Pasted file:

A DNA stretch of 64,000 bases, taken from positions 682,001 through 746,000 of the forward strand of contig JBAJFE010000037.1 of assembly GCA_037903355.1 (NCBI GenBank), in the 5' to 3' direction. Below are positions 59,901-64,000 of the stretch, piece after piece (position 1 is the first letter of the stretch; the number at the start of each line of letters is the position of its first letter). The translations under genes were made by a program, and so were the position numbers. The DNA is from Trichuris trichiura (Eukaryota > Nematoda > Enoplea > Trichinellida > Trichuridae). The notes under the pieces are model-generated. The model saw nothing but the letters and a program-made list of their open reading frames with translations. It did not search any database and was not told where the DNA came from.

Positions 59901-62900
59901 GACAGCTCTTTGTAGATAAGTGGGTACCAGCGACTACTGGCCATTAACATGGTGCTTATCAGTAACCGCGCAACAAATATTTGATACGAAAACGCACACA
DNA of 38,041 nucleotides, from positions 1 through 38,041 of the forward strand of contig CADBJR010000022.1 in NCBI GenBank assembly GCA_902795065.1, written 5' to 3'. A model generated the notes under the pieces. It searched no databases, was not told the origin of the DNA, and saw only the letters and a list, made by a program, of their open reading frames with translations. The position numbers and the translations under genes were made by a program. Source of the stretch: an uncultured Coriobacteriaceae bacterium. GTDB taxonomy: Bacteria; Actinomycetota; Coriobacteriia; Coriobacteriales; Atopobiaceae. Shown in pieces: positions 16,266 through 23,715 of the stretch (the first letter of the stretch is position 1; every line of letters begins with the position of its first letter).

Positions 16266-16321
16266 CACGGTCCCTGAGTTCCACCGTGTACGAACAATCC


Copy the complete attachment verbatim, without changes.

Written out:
A DNA stretch of 64,000 bases, taken from positions 682,001 through 746,000 of the forward strand of contig JBAJFE010000037.1 of assembly GCA_037903355.1 (NCBI GenBank), in the 5' to 3' direction. Below are positions 59,901-64,000 of the stretch, piece after piece (position 1 is the first letter of the stretch; the number at the start of each line of letters is the position of its first letter). The translations under genes were made by a program, and so were the position numbers. The DNA is from Trichuris trichiura (Eukaryota > Nematoda > Enoplea > Trichinellida > Trichuridae). The notes under the pieces are model-generated. The model saw nothing but the letters and a program-made list of their open reading frames with translations. It did not search any database and was not told where the DNA came from.

Positions 59901-62900
59901 GACAGCTCTTTGTAGATAAGTGGGTACCAGCGACTACTGGCCATTAACATGGTGCTTATCAGTAACCGCGCAACAAATATTTGATACGAAAACGCACACA
DNA of 38,041 nucleotides, from positions 1 through 38,041 of the forward strand of contig CADBJR010000022.1 in NCBI GenBank assembly GCA_902795065.1, written 5' to 3'. A model generated the notes under the pieces. It searched no databases, was not told the origin of the DNA, and saw only the letters and a list, made by a program, of their open reading frames with translations. The position numbers and the translations under genes were made by a program. Source of the stretch: an uncultured Coriobacteriaceae bacterium. GTDB taxonomy: Bacteria; Actinomycetota; Coriobacteriia; Coriobacteriales; Atopobiaceae. Shown in pieces: positions 16,266 through 23,715 of the stretch (the first letter of the stretch is position 1; every line of letters begins with the position of its first letter).

Positions 16266-16321
16266 CACGGTCCCTGAGTTCCACCGTGTACGAACAATCC